Davis v. Astrue

Filing 14

AMENDED REPORT AND RECOMMENDATIONS re 13 REPORT AND RECOMMENDATIONS re 1 Complaint filed by Brenda L. Davis. : Noting Date 3/27/2009. The parties shall have ten days from service of this Report to file written objections by Judge J. Kelley Arnold. (JLP)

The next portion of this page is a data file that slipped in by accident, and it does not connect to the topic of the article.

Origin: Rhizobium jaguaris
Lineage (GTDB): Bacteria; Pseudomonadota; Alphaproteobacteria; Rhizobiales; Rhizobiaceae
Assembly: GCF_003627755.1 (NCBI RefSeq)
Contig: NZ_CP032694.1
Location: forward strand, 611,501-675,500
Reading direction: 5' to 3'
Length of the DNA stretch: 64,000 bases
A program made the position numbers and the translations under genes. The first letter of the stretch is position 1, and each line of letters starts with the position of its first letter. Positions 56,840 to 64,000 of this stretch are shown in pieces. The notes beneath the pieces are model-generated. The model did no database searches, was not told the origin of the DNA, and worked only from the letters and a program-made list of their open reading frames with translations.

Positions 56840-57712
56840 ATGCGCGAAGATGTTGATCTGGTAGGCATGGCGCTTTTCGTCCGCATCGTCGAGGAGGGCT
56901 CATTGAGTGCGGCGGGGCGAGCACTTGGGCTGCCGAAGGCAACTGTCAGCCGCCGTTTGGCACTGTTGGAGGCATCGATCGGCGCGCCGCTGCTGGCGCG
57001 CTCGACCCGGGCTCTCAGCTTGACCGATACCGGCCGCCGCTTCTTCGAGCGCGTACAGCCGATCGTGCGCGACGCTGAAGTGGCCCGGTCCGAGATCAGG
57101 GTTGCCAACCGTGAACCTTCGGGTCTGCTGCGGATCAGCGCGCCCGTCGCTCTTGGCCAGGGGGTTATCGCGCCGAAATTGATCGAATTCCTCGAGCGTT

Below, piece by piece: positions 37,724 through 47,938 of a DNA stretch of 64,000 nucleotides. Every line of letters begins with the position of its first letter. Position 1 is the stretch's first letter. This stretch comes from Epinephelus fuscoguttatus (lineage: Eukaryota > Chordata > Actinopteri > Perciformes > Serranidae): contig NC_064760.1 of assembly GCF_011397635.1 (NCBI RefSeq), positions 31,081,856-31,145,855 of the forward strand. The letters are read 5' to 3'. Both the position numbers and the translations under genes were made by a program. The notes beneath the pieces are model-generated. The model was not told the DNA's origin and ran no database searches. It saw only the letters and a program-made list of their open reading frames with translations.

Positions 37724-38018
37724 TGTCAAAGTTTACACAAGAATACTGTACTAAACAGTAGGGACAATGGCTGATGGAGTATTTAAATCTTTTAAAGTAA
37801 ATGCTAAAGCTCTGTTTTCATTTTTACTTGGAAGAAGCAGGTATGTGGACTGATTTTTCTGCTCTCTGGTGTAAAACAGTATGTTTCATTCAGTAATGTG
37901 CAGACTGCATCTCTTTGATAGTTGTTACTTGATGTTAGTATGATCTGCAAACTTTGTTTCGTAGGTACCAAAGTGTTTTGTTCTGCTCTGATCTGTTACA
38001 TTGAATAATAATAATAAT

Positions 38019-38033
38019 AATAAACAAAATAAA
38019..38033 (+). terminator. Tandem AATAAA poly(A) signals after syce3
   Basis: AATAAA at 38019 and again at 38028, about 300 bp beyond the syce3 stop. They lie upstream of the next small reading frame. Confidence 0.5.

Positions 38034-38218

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1 2 3 4 5 6 7 8 9 10 11 12 13 14 15 16 17 18 19 20 21 22 23 24 25 26 27 28 This matter has been referred to Magistrate Judge J. Kelley Arnold pursuant to 28 U.S.C. 636(b)(1)(B) and Local Magistrates Rule MJR 4(a)(4) and as authorized by Mathews, secretary of H.E.W. v. Weber, 423 U.S. 261 (1976). This matter has been briefed, and after reviewing the record, the undersigned recommends that the Court remand the matter to the administration for further proceedings. INTRODUCTION Plaintiff, Brenda Davis, was born in 1959. Ms. Davis completed high school and graduated from college with a four year degree. She has worked in the past as a realtor, caretaker, and as a counselor. She allegedly became disabled June 30, 2003, at 44 years of age. Having been denied disability benefits twice earlier by the administration without appeal to the court, in September 2004, Plaintiff filed a third application for disability insurance benefits on October 4, 2004. Her application was denied initially. Plaintiff filed a timely request for an administrative hearing, REPORT AND RECOMMENDATION Page - 1 UNITED STATES DISTRICT COURT WESTERN DISTRICT OF WASHINGTON AT TACOMA BRENDA L. DAVIS, Plaintiff, v. MICHAEL J. ASTRUE, Commissioner of Social Security Administration, Defendant. CASE NO. C08-5604RJB AMENDED REPORT AND RECOMMENDATION Noted for March 27, 2009 1 2 3 4 5 6 7 8 9 10 11 12 13 14 15 16 17 18 19 20 21 22 23 24 25 26 27 28 and on June 5, 2007, the administrative law judge (ALJ) convened a hearing. At the hearing, the ALJ heard testimony from Plaintiff and from an impartial vocational expert, Mark Harrington. The ALJ found Plaintiff was not disabled within the meaning of the Social Security Act (Tr. 13-24). Plaintiff filed a request for review of the decision with the Appeals Council. The Appeals Council denied the request for review, making the ALJ's decision the Commissioner's final decision (Tr. 3). 20 C.F.R. 404.981, 422.210. Plaintiff now seeks additional judicial review of the administrative decision denying her September 2004 application for disability benefits. Plaintiff specifically argues: (1) the ALJ improperly evaluated Plaintiff's fibromyalgia; (2) the ALJ's evaluation of Davis's ability to use her hands for fine manipulation is not supported by substantial evidence; (3) ALJ improperly evaluated the opinions of non-examining state-agency psychologists Dr. Clifford and Dr. Collingwood; (4) the ALJ improperly evaluated the opinions of Agency examining psychiatrist Dr. Cosgrove; and (5) the ALJ improperly evaluated lay-witness statements. Defendant counter-argues that the ALJ applied the proper legal standards and that the administrative findings and conclusions are properly supported by substantial evidence in the record. The court notes, substantial time is spent by Defendant briefing whether or not the ALJ properly credited Plaintiff's credibility, which is not an issue directly raised by Plaintiff. Nonetheless, the undersigned finds the ALJ made significant errors, as discussed below. The matter should be remanded to the administration for further proceedings. DISCUSSION This Court must uphold the determination that plaintiff is not disabled if the ALJ applied the proper legal standard and there is substantial evidence in the record as a whole to support the decision. Hoffman v. Heckler, 785 F.2d 1423, 1425 (9th Cir. 1986). Substantial evidence is such relevant evidence as a reasonable mind might accept as adequate to support a conclusion. Richardson v. Perales, 402 U.S. 389, 401 (1971); Fife v. Heckler, 767 F.2d 1427, 1429 (9th Cir. 1985). It is more than a scintilla but less than a preponderance. Sorenson v. Weinberger, 514 F.2d 1112, 1119 n.10 (9th Cir. 1975); Carr v. Sullivan, 772 F. Supp. 522, 525 (E.D. Wash. 1991). If the evidence admits of more than one rational interpretation, the Court must uphold the Secretary's decision. Allen v. Heckler, 749 F.2d 577, 579 (9th REPORT AND RECOMMENDATION Page - 2 1 2 3 4 5 6 7 8 9 10 11 12 13 14 15 16 17 18 19 20 21 22 23 24 25 26 27 28 Cir. 1984). THE ALJ FAILED TO PROPERLY ASSESS PLAINTIFF'S FIBROMYALGIA AND THE MEDICAL EVIDENCE The ALJ is entitled to resolve conflicts in the medical evidence. Sprague v. Bowen, 812 F.2d 1226, 1230 (9th Cir. 1987). He may not, however, substitute his own opinion for that of qualified medical experts. Walden v. Schweiker, 672 F.2d 835, 839 (11th Cir. 1982). If a treating doctor's opinion is contradicted by another doctor, the Commissioner may not reject this opinion without providing "specific and legitimate reasons" supported by substantial evidence in the record for doing so. Murray v. Heckler, 722 F.2d 499, 502 (9th Cir. 1983). " The opinion of a nonexamining physician cannot by itself constitute substantial evidence that justifies the rejection of the opinion of either an examining physician or a treating physician." Lester v. Chater, 81 F.3d 821, 831 (9th Cir. 1996). In Magallanes v. Bowen, 881 F.2d 747, 751-55 (9th Cir. 1989), the Ninth Circuit upheld the ALJ's rejection of a treating physician's opinion because the ALJ relied not only on a nonexamining physician's testimony, but in addition, the ALJ relied on laboratory test results, contrary reports from examining physicians and on testimony from the claimant that conflicted with the treating physician's opinion. After reviewing the arguments and the record, the undersigned finds the ALJ's review of the medical evidence and his findings are not properly supported by the record. First, in the context of evaluating Ms. Davis' allegations, the ALJ made the following statement, "She reported a pattern of fibromyalgia relapses occurring several times a week. This appears to be atypical for that disease." Tr. 20 (emphasis added). The ALJ's comment suggesting fibromyalgia does not normally exhibit relapses is not supported. The medical record does not reflect whether or not Ms. Davis' fibromyalgia is abnormal or within the typical range of the disease. Accordingly, the ALJ improperly interjected his own medical opinion into the record. Second, the ALJ's rejection of examining physician Dr. Quint's opinion and non-examining stateagency physician Dr. Hoskins's opinion that Davis had a limited ability to perform fine manipulation is not properly supported by substantial evidence. The medical record reflects that Ms. Davis has mild osteoarthritis in her hands. Dr. Quint stated, "She has occasional manipulative limitations because of mild osteoarthritis in her hands and also discomfort from fibromyalgia, but she may have difficulty holding onto heavy objects." Tr. 298. Dr. Hoskins reported that Plaintiff's fine manipulation or fingering REPORT AND RECOMMENDATION Page - 3 1 2 3 4 5 6 7 8 9 10 11 12 13 14 15 16 17 18 19 20 21 22 23 24 25 26 27 28 skills were limited due to her impairments. Tr. 331. The ALJ failed to properly discredit this evidence and he failed to address this impairment as part of Plaintiff's residual functional capacity. Third, the ALJ adopted or accepted the findings of the non-examining state-agency psychologists Dr. Clifford and Dr. Collingwood regarding Plaintiff's mental or non-exertional limitations. However, the ALJ's residual functional capacity and the hypothetical posed to the vocational expert do not accurately reflect those opinions. For instance, the psychologists opined that Ms. Davis is "able to adapt in a setting of simple, routine tasks with little change in expectation." Tr. 352 (emphasis added). The ALJ adopted this finding. Tr. 22. However, contrary to the opinion, the ALJ did not include this limitation in his assessment of Plaintiff's residual functional capacity or his hypothetical. The ALJ included Plaintiff's ability to adapt to a setting or simple, routine tasks, but failed to include that such an ability was limited " with little change in expectation." On March 1, 2005, Dr. Cosgrove examined and evaluated Plaintiff's mental health. Dr. Cosgrove reported signs of psychomotor retardation, (Tr. 290), neurovegitative symptoms of depression (Tr. 292), and concluded Plaintiff's ability to maintain gainful employment was improbable. The ALJ rejected Dr. Cosgrove's opinion, "I discount that opinion, as the objective examination findings do not support that level of impairment, Dr. Cosgrove did not have a fully accurate picture of the claimant's functioning [footnote omitted] and she based her assessment on pain complaints in addition to psychiatric impairments." Tr. at 21. After reviewing the issue, the undersigned finds the ALJ failed to specify which "objective examination findings" he was relying upon. In sum, the undersigned finds the ALJ erred when he commented on the status or type of Fibromyalgia presented in the case and failed to properly consider the medical opinion evidence as discussed above. The matter should be remanded to allow the administration the opportunity to cure these deficiencies and reconsider Plaintiff's application for disability benefits. ////////// ////////// ////////// ////////// ////////// REPORT AND RECOMMENDATION Page - 4 1 2 3 4 5 6 7 8 9 10 11 12 13 14 15 16 17 18 19 20 21 22 23 24 25 26 27 28 REPORT AND RECOMMENDATION Page - 5 CONCLUSION Based on the foregoing discussion, the Court should remand the matter to the administration for further proceedings. Pursuant to 28 U.S.C. 636(b)(1) and Rule 72(b) of the Federal Rules of Civil Procedure, the parties shall have ten (10) days from service of this Report to file written objections. See also Fed.R.Civ.P. 6. Failure to file objections will result in a waiver of those objections for purposes of appeal. Thomas v. Arn, 474 U.S. 140 (1985). Accommodating the time limit imposed by Rule 72(b), the clerk is directed to set the matter for consideration on March 27, as noted in the caption. DATED this 9th day of March, 2009. /s/ J. Kelley Arnold J. Kelley Arnold U.S. Magistrate Judge